You may think what you see is a big factor in first impressions and, of course, it is. But have you ever formed an opinion of someone you’ve never met just by listening to someone else’s opinions of them? This is because the brain tends to make up stories or imagine information strongly based on our deep-rooted thoughts and beliefs.

    As a result, when you do meet someone after hearing opinions about them, everything they do will tend to further reinforce that imagined impression. If they happen to act in a different way, the brain will assume it’s just an exception in the moment.

    Advertising

      This is why, when you form an impression of someone you’re about to meet, it can be very difficult to change how you think about them. Most of the time we are unaware this first impression bias is going on. If you’ve heard Fred is a forward-thinking entrepreneur and you’re ideas of forward-thinking entrepreneurs tend to be aggressive, cut-throat, confident people, Fred will have a hard time convincing you differently even if he shows he’s none of those things. This isn’t because you’re a terrible person; it’s the first impression bias taking over.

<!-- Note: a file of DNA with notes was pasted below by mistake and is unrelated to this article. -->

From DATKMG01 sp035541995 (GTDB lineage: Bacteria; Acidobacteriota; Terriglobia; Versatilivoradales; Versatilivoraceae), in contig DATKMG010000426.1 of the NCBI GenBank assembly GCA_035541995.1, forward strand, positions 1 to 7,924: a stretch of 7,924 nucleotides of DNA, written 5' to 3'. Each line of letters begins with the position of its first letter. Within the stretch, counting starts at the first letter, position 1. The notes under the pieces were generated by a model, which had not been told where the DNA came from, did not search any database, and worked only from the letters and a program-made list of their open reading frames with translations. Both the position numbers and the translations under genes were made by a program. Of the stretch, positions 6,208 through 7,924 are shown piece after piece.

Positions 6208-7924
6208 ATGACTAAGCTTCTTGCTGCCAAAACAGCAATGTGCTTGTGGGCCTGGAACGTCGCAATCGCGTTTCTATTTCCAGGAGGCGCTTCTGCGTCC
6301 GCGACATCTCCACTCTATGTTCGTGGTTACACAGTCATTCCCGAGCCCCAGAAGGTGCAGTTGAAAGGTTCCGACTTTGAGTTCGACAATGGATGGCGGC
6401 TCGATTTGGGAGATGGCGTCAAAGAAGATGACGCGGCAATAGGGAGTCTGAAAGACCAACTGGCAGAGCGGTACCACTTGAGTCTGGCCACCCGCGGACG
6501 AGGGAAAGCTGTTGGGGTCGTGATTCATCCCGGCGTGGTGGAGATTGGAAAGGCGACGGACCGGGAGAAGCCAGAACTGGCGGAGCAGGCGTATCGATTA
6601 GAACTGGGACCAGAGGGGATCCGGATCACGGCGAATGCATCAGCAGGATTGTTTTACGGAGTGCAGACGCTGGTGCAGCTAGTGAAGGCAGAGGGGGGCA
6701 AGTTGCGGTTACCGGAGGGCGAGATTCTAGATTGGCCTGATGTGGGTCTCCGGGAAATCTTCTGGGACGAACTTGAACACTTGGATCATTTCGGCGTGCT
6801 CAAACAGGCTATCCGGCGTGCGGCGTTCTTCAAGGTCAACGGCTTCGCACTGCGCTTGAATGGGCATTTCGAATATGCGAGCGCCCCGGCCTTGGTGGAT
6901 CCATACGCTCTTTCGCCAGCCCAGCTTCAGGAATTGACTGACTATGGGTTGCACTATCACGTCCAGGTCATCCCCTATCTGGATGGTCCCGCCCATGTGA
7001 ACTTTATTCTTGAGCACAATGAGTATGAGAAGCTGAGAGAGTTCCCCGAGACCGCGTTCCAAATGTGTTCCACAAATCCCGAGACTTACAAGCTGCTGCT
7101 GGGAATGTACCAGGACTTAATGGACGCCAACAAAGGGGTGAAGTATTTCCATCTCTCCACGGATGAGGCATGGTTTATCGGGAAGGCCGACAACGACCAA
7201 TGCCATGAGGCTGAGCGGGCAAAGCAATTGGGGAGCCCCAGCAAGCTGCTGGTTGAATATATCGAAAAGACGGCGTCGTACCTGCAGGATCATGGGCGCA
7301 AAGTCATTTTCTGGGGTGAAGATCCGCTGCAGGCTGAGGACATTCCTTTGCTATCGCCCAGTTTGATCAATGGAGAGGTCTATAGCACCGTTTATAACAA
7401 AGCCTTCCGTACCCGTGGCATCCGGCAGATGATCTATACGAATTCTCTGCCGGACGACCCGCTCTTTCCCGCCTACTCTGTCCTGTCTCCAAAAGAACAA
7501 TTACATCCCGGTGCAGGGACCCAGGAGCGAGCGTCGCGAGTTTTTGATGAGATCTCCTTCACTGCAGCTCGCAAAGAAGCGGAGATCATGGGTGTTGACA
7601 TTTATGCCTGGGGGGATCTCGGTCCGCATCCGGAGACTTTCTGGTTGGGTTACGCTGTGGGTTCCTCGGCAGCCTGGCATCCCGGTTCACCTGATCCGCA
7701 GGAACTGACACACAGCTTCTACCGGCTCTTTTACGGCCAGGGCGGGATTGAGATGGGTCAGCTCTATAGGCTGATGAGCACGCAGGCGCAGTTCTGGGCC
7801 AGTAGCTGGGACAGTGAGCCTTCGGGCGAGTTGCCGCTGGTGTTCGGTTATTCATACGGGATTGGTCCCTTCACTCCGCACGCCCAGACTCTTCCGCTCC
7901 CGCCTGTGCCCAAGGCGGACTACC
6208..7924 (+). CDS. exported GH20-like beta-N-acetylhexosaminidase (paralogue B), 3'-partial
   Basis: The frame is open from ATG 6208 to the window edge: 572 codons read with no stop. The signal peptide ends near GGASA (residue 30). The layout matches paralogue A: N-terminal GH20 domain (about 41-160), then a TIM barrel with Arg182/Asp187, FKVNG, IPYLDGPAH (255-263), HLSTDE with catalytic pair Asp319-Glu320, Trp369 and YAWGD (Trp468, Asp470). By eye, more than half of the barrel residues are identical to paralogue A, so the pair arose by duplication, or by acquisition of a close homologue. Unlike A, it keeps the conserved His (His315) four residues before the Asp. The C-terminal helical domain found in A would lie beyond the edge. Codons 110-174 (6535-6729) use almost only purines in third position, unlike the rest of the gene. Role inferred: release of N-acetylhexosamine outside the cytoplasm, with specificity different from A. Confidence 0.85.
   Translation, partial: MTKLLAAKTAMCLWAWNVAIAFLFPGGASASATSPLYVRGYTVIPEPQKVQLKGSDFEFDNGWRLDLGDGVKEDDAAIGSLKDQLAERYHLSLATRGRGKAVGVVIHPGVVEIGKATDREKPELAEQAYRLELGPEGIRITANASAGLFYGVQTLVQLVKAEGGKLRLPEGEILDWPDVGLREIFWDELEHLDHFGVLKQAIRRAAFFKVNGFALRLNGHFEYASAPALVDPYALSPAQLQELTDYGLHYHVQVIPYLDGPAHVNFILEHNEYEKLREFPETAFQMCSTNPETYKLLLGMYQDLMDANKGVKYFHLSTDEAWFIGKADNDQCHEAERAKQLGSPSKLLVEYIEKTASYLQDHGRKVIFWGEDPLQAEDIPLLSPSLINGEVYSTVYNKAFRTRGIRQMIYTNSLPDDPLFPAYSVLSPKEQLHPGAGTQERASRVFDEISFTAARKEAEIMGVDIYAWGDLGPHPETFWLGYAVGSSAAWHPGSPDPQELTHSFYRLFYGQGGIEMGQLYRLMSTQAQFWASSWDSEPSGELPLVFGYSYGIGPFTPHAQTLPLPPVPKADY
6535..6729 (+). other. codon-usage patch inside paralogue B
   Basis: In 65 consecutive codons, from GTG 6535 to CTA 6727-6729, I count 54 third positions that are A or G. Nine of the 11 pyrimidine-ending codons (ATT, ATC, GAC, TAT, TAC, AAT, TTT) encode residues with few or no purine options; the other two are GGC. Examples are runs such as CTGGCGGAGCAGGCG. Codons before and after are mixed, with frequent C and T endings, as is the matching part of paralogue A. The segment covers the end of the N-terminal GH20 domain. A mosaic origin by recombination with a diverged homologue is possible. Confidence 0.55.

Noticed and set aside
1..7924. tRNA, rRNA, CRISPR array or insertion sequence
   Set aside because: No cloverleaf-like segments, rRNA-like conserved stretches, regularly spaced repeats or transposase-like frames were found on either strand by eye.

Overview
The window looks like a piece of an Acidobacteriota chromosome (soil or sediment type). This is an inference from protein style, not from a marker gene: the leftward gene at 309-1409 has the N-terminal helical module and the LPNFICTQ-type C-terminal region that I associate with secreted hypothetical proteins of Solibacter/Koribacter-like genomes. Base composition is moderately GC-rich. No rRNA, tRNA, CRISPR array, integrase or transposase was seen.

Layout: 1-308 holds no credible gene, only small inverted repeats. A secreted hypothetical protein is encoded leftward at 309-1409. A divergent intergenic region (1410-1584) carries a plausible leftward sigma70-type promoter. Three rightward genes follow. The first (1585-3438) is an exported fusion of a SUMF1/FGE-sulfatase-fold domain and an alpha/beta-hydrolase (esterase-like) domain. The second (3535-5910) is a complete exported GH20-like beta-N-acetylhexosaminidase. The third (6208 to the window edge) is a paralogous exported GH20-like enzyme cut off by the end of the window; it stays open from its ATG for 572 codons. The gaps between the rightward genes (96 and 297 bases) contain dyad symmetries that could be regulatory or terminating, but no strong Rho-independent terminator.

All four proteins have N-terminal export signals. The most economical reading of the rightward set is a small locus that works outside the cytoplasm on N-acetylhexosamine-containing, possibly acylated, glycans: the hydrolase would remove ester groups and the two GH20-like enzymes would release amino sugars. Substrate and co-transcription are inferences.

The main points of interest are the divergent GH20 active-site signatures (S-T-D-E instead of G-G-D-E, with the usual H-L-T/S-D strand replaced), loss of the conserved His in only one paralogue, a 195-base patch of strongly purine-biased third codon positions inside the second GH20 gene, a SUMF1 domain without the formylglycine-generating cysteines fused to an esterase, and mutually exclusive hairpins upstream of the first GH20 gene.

Override The First Impression Bias

      We all want to make a good first impression with anyone we meet and one of the most common ways to do this is to give a compliment. Compliments are little gifts you can give others especially when they’re meaningful and genuine. However, there is a danger to giving compliments to people you first meet. It’s nothing to do with you and everything to do with them; people tend to discount your efforts because they suspect you are intentionally trying to influence them through flattery even if this isn’t your intention. A way to get around this is to get someone else to pass on the compliment. This naturally reduces skepticism.